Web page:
Why Manhattan Real Estate Is Now a Buyers' Market

Tommy Wyher  |


Believe it or not, there are deals to be had in the highly competitive Manhattan real estate market. This is because the market just posted its worst quarter in the decade since the financial crisis. The falling prices and rising inventory have even led to the unbelievable – prices for office space for rent in NYC have fallen. Granted, the prices are still high when compared to other parts of the country, but the falling prices could be an indication of a broader trend.

In the second quarter of 2018 total sales (i.e. the number of properties which changed hand) for Manhattan real estate fell by roughly 17 percent compared to the same quarter a year ago. According to a report by the real estate appraisal firm, Douglas Elliman and Miller Samuel, the average price per property fell by 5 percent.

As mentioned, the down quarter marked the first time since the heart of the financial crisis which was kicked off by the collapse of Lehman Brothers. What makes this “dip” in prices unique is that it comes at a time which the stock market – an indicator in the health of the financial services industry which is a major employer in Manhattan – has been setting new highs.

While some observers believe the drop in prices might have been due to the inclement weather experienced in the city, there are some broader trends which cause concern. These include a drop in foreign buyers, to bulging pipeline of new space entering the market, as well as changes to the tax law which makes real estate in New York less attractive.

At issue with the changes in tax law is the reduction in the deductions for property tax and this has impacted real estate prices in high-cost areas across the country. However, some observers believe the impact of the change in the property tax deduction might be temporary as it becomes the norm, and this could lead to a rebound in the coming quarters.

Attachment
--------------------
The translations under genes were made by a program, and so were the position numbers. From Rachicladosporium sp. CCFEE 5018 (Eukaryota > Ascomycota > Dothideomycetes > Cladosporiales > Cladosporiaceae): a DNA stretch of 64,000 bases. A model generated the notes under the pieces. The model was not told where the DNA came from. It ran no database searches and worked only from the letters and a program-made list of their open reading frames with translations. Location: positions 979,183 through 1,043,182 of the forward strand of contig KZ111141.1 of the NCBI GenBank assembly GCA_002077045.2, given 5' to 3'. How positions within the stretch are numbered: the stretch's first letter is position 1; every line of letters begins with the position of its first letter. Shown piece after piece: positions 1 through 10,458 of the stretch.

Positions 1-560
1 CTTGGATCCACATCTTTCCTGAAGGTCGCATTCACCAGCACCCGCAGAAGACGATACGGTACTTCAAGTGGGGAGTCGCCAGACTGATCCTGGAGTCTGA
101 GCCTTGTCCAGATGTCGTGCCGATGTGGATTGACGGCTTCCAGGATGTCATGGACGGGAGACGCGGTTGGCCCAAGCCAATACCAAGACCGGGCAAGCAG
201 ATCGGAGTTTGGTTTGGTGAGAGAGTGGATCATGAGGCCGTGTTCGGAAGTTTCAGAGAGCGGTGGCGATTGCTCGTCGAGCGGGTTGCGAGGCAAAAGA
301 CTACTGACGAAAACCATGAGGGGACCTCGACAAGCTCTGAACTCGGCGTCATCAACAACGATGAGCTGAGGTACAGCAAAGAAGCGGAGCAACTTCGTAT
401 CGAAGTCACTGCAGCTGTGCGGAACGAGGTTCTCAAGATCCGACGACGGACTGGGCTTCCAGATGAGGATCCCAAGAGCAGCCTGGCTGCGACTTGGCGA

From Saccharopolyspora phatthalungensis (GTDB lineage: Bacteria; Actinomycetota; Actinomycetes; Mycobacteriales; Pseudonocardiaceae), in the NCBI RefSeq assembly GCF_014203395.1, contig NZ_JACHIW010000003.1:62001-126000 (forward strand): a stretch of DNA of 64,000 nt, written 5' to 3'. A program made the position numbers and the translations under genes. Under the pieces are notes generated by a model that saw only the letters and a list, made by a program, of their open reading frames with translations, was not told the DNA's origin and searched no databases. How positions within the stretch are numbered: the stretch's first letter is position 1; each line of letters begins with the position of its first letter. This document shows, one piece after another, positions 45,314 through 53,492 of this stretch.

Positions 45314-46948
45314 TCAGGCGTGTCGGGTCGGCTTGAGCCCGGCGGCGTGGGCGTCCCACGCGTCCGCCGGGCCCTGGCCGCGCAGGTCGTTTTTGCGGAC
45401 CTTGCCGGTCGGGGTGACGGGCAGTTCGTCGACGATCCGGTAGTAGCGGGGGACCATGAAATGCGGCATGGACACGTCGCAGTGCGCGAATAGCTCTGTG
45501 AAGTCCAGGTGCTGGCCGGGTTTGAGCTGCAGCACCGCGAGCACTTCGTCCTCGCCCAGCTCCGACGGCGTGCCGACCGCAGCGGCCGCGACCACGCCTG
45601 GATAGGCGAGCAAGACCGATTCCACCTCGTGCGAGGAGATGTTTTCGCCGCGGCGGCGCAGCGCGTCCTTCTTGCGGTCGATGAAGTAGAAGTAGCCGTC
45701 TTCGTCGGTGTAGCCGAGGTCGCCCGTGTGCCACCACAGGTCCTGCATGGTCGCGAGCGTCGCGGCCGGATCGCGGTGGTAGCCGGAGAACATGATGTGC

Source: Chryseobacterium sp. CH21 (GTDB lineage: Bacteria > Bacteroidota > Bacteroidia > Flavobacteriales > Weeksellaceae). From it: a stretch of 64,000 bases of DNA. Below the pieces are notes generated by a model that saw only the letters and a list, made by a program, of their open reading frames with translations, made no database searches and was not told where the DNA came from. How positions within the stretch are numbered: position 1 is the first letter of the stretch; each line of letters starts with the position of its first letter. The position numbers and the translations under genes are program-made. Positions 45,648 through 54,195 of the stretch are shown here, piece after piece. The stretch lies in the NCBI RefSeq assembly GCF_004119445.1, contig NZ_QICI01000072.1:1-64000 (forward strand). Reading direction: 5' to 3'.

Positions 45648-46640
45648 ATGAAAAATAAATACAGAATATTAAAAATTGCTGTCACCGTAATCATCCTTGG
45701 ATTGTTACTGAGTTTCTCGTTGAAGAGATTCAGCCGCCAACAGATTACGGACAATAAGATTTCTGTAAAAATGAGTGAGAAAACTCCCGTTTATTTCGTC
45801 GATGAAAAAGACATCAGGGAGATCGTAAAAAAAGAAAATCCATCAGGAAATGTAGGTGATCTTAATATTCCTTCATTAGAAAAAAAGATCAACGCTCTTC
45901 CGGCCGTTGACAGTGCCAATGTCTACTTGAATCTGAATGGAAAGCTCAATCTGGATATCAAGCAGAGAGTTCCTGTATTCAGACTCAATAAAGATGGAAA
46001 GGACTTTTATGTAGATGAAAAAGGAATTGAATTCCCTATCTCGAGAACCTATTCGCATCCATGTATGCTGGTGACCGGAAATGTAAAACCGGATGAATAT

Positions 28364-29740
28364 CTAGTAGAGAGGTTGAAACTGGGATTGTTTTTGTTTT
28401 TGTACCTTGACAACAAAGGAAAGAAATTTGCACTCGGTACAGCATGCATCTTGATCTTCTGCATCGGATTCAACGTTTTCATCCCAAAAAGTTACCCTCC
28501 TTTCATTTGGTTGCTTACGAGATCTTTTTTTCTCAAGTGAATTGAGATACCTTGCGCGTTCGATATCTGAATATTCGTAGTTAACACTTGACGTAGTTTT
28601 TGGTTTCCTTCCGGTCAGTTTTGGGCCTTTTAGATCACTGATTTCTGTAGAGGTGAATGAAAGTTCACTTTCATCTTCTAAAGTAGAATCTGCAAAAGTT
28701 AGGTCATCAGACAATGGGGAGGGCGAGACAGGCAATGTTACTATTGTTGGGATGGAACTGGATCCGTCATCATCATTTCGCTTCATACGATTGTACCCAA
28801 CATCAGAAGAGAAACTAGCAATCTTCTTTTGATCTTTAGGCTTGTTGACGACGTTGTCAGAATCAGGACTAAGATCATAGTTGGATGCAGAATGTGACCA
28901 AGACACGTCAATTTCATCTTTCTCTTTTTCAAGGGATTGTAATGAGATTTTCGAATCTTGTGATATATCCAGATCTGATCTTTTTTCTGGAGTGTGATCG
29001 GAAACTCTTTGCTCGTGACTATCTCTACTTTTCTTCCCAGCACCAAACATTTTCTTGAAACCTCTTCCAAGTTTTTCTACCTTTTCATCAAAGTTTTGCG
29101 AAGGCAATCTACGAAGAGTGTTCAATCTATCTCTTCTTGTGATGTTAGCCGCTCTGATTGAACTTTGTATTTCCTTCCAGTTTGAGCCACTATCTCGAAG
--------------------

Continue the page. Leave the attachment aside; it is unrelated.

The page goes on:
There is evidence to suggest that the market is in the midst of a reset, one which is indicative of today’s price conscious buyers. This is even true in the luxury sector where the number of new condo units under construction has been bringing prices down across the board.

In fact, so much inventory is coming onto the market the report from Douglas Elliman and Miller Samuel noted that there is now a 16-month supply of luxury units alone. While Manhattan is known for its luxury properties, it is highly unusual for so many properties to be on the market or coming onto the market and this could be an indication of developers mistiming the economy.

Part of this is due to the impact on New York real estate from the financial crisis, which saw prices remain subdued well into 2012. As such, many developers decided to shelve new projects until the market stabilized in 2014 and 2015.

But this highlights part of the picture as the other challenge for developers is the amount of time it takes to receive approval and complete a project. This means that a project which was approved in 2015 might not come online until 2017 or later and explains why so many units are scheduled to come into the market this year.

Beyond the impacts of the changes to the tax law and new inventory entering the market, another factor weighing on sales is the fall in demand from foreign buyers. According to some, this is due to several reasons including the rising. U.S. Dollar and a crackdown by the U.S. and foreign governments on using real estate purchases to launder money. Combined, these factors have led to a nearly 40 percent drop in foreign buyers.

In terms of money laundering, real estate has long been a tool to help clean cash, with the “dirty money” being used to purchase a property and then the “clean money” coming out when the property is sold. While this is always a challenge in high-priced real estate markets such as Manhattan, there is very little evidence to suggest that money laundering through properties in The Big Apple is rampant.

What does this mean for buyers? For starters, this is the first time in years when a “deal” is on offer when it comes to buying real estate in Manhattan. However, the down quarter does appear to be running against the broader direction of the economy and while this might be due to micro factors (i.e. rising inventories, changes in the tax code, and the lack of foreign buyers) it is too early to tell if this a blimp or the signaling of shift in the direction of the market.

DISCLOSURE: The views and opinions expressed in this article are those of the authors, and do not represent the views of equities.com. Readers should not consider statements made by the author as formal recommendations and should consult their financial advisor before making any investment decisions. To read our full disclosure, please go to: http://www.equities.com/disclaimer

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